author = "Prateek Sharma and Rita Finley and Scott Weese and Shiona Glass-Kaastra and Warren McIsaac",
year = "2017",
month = "7",
day = "1",
doi = "10.1371/journal.pone.0181957",
language = "English (US)",
volume = "12",
journal = "PLoS One",
issn = "1932-6203",
publisher = "Public Library of Science",
number = "7",

}

TY - JOUR

T1 - Antibiotic prescriptions for outpatient acute rhinosinusitis in Canada, 2007-2013

AU - Sharma, Prateek

AU - Finley, Rita

AU - Weese, Scott

AU - Glass-Kaastra, Shiona

AU - McIsaac, Warren

PY - 2017/7/1

Y1 - 2017/7/1

N2 - Introduction: Acute rhinosinusitis (ARS) is a respiratory disease commonly caused by viral infections. Physicians regularly prescribe antibiotics despite bacterial etiologies being uncommon. This is of concern, as this use adds to the selection pressure for resistance. Here we present the descriptive epidemiology of acute rhinosinusitis and corresponding antibiotic prescribing practices by Canadian outpatient physicians from 2007–2013. Materials/Methods: Diagnosis and antibiotic prescription data for ARS were extracted from the Canadian Disease and Therapeutic Index for 2007 to 2013, and population data were acquired from Statistics Canada. ARS diagnosis and antibiotic prescription rates and frequencies of antibiotic classes were calculated. Results: Eighty-eight percent of patients diagnosed with ARS in 2013 were adults, with a greater rate of antibiotic prescriptions observed among the adults relative to the pediatric patients (1632.9 and 468.6 antibiotic prescriptions per 10,000 inhabitants). Between 2007 and 2013, the ARS diagnosis rate decreased from 596 to 464 diagnoses per 10,000 inhabitants, while the percentage of diagnoses with antibiotic prescriptions at the national level remained stable (87% to 84%). From 2007 to 2013, prescription rates for macrolides decreased from 203.5 to 105.4 prescriptions per 10,000 inhabitants. In 2013, penicillins with extended spectrum were more commonly prescribed compared to macrolides among adult patients (153.5 and 105.4 prescriptions per 10,000 inhabitants, respectively). Conclusion: This study is the first to describe physician antibiotic prescribing practices for treatment of ARS in Canada. Results show that antibiotic treatment for ARS represents an area for implementing antimicrobial stewardship, and through it, managing antibiotic resistance. Further work is required to better understand diagnosing practices and treatment criteria for ARS, and use this information to further assist physicians to limit unnecessary antibiotic prescribing practices.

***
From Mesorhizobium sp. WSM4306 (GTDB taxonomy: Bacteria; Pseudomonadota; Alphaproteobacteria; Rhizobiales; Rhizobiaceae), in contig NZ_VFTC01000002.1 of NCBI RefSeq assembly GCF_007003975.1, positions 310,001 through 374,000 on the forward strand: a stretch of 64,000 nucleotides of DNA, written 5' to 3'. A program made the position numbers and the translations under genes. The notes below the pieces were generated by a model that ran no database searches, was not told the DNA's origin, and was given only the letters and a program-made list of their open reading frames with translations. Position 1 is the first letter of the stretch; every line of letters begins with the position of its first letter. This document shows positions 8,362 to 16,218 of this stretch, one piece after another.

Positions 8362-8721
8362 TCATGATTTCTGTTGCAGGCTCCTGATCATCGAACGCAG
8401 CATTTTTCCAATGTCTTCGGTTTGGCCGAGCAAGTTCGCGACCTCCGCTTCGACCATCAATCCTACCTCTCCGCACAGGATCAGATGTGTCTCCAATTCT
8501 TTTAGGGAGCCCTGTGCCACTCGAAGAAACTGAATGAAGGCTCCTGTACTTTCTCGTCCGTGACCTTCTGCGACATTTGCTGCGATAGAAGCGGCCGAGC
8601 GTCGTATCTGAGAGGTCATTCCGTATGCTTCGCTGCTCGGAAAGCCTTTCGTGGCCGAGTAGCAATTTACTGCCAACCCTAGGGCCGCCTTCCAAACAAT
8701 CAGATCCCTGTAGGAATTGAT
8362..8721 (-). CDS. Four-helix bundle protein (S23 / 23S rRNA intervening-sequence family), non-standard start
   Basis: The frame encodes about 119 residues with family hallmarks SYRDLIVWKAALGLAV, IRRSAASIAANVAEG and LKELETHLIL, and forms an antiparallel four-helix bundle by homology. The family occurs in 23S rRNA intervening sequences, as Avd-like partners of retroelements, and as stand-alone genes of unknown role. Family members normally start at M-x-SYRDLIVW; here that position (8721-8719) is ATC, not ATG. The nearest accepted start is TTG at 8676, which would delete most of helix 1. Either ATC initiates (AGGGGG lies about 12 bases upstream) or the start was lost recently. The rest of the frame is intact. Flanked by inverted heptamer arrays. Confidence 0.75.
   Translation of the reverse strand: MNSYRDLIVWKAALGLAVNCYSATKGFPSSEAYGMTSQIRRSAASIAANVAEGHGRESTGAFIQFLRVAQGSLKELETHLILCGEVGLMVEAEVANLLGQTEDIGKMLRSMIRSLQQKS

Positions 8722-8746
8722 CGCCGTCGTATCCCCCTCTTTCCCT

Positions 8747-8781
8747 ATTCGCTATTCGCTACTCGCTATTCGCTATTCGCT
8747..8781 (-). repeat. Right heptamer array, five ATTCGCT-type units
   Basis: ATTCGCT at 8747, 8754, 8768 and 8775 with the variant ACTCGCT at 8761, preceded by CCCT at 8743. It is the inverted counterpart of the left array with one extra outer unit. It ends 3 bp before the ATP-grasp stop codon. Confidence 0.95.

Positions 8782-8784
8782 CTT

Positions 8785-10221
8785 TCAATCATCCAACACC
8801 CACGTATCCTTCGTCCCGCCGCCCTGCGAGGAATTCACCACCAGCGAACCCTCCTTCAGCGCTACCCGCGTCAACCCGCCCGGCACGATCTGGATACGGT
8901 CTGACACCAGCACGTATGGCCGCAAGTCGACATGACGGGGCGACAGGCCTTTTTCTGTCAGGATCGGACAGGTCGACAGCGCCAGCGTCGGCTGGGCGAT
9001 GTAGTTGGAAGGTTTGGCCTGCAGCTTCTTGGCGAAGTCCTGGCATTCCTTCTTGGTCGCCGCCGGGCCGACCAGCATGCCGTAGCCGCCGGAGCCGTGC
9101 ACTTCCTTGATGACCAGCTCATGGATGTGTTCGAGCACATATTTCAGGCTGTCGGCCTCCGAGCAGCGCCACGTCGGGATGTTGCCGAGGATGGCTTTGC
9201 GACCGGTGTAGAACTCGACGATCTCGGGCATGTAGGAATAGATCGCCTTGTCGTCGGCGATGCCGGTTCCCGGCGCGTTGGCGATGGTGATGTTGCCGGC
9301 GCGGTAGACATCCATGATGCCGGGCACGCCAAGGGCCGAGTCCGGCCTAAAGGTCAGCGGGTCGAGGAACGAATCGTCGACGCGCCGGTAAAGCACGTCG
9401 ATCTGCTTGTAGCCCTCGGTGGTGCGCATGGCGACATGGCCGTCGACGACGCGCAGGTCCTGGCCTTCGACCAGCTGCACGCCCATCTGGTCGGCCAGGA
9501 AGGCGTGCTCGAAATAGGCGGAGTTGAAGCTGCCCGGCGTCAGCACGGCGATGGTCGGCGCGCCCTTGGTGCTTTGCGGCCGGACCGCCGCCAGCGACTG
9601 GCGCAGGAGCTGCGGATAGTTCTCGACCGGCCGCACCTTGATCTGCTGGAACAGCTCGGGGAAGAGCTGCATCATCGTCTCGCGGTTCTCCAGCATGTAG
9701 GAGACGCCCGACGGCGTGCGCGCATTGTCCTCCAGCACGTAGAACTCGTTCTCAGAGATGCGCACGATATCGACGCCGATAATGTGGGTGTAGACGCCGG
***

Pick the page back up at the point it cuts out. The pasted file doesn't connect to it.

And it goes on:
AB - Introduction: Acute rhinosinusitis (ARS) is a respiratory disease commonly caused by viral infections. Physicians regularly prescribe antibiotics despite bacterial etiologies being uncommon. This is of concern, as this use adds to the selection pressure for resistance. Here we present the descriptive epidemiology of acute rhinosinusitis and corresponding antibiotic prescribing practices by Canadian outpatient physicians from 2007–2013. Materials/Methods: Diagnosis and antibiotic prescription data for ARS were extracted from the Canadian Disease and Therapeutic Index for 2007 to 2013, and population data were acquired from Statistics Canada. ARS diagnosis and antibiotic prescription rates and frequencies of antibiotic classes were calculated. Results: Eighty-eight percent of patients diagnosed with ARS in 2013 were adults, with a greater rate of antibiotic prescriptions observed among the adults relative to the pediatric patients (1632.9 and 468.6 antibiotic prescriptions per 10,000 inhabitants). Between 2007 and 2013, the ARS diagnosis rate decreased from 596 to 464 diagnoses per 10,000 inhabitants, while the percentage of diagnoses with antibiotic prescriptions at the national level remained stable (87% to 84%). From 2007 to 2013, prescription rates for macrolides decreased from 203.5 to 105.4 prescriptions per 10,000 inhabitants. In 2013, penicillins with extended spectrum were more commonly prescribed compared to macrolides among adult patients (153.5 and 105.4 prescriptions per 10,000 inhabitants, respectively). Conclusion: This study is the first to describe physician antibiotic prescribing practices for treatment of ARS in Canada. Results show that antibiotic treatment for ARS represents an area for implementing antimicrobial stewardship, and through it, managing antibiotic resistance. Further work is required to better understand diagnosing practices and treatment criteria for ARS, and use this information to further assist physicians to limit unnecessary antibiotic prescribing practices.

UR - http://www.scopus.com/inward/record.url?scp=85026440612&partnerID=8YFLogxK

UR - http://www.scopus.com/inward/citedby.url?scp=85026440612&partnerID=8YFLogxK

U2 - 10.1371/journal.pone.0181957

DO - 10.1371/journal.pone.0181957

M3 - Article

VL - 12

JO - PLoS One

JF - PLoS One

SN - 1932-6203

IS - 7

M1 - e0181957

ER -